“Desire Under the Elms”
In “Desire Under the Elms”, by Eugene O’Neill, many uses of both biblical and mythological allusions can be seen. These allusions help add depth to the plot of the play by linking the play to other similar, well-known stories. Three of the best allusions are seen in Cabot’s talk about how God is a strong god, his talk about God being in the stones, and his telling Eben that he is blind as a mole.
Cabot’s talk about God being a strong god is important to the story. He tells about how hard he had to work to make the farm a good place to live. “When yew kin make corn sprout out o’ stones, God’s livin’ in yew.” This quote is an allusion to how if you work hard and believe in God you can do whatever you want. The quote is important to the story because it helps develop the character of Cabot and it tells the reader what kind of man Cabot is. It shows that he is strong, tough, and has a strong belief in God.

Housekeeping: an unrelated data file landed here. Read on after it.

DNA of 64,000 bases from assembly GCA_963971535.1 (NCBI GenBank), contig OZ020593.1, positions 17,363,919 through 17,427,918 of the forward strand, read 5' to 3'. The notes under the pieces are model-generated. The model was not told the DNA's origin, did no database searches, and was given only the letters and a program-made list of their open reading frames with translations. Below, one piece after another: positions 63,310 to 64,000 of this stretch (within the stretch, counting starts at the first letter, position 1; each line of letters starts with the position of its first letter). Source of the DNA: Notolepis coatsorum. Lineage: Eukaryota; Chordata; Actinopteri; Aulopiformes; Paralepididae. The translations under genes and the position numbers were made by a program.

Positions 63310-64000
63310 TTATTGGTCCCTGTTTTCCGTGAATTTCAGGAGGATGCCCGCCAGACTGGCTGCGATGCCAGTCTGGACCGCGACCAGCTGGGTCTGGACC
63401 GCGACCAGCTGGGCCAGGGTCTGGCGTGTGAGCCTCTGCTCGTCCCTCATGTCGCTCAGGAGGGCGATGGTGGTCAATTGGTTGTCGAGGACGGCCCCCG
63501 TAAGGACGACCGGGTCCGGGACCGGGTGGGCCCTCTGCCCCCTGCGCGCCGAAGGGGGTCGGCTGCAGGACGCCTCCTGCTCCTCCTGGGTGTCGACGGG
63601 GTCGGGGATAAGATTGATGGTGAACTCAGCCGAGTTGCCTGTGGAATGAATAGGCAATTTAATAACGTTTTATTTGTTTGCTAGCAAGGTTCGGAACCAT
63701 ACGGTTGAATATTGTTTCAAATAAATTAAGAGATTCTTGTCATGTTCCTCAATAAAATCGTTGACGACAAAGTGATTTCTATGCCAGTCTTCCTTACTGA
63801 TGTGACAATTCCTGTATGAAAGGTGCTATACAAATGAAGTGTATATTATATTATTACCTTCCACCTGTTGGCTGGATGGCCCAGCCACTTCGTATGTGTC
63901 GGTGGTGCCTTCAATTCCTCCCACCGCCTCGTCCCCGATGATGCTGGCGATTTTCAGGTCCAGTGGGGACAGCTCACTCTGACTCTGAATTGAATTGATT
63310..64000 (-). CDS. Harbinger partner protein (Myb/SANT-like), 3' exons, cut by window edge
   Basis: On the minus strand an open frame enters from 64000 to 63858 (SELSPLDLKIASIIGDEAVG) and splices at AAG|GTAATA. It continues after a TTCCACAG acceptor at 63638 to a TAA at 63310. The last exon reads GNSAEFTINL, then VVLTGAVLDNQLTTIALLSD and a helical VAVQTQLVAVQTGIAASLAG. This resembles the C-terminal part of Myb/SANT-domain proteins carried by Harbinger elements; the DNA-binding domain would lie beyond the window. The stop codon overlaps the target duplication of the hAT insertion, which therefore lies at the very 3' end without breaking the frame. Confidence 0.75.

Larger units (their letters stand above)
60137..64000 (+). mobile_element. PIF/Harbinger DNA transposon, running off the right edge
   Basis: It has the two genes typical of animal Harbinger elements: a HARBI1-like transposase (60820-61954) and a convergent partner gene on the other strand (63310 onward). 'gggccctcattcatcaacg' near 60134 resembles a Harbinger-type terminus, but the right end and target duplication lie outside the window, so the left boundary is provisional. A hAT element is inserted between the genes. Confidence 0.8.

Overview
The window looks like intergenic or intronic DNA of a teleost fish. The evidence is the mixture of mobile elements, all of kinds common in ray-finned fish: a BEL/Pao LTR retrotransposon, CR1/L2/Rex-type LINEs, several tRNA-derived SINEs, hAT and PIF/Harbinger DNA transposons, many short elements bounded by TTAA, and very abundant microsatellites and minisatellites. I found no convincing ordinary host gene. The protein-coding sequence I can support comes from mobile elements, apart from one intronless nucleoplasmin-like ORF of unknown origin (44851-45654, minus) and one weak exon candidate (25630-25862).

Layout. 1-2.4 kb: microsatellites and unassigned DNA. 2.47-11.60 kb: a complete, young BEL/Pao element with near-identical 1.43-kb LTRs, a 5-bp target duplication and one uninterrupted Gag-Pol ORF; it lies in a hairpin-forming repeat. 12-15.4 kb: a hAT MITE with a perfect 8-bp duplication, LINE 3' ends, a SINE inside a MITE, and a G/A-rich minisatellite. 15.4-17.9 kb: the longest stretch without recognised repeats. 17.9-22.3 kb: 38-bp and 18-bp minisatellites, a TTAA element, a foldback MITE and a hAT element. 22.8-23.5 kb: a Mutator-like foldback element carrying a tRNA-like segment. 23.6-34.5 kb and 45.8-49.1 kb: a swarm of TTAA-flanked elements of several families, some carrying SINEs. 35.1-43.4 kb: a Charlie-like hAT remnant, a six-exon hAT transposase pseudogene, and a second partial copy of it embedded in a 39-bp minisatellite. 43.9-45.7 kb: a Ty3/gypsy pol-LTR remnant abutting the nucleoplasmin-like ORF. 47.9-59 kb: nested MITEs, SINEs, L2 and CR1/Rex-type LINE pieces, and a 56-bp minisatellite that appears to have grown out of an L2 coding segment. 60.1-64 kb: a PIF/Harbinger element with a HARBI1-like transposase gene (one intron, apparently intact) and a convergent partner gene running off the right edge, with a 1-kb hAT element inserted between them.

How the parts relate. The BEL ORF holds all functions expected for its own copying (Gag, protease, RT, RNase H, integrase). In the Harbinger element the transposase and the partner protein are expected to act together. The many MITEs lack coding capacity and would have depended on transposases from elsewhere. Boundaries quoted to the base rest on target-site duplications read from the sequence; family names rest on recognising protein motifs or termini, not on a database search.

Another important allusion can be seen when in the same part of the story as the previous one. Now, he is talking about how the farm is his and how he worked so hard to make it what it is. He then gives an allusion to the story of Peter building his church on the rock in the Bible. He says “God’s hard, not easy! God’s in the stones! Build my church on a rock – out o’ stones an’ I’ll be in them! That’s what he meant t’ Peter.” This quote refers to Peter’s story in the Bible. Peter first built his church on the sand but then the water came and washed it away so he then rebuilt it on the rock to keep the water from getting to it. Building it on the rock was a much harder job so the moral of the story is that you have to work hard for what you want. This story fits what Cabot is saying well because he is talking about how...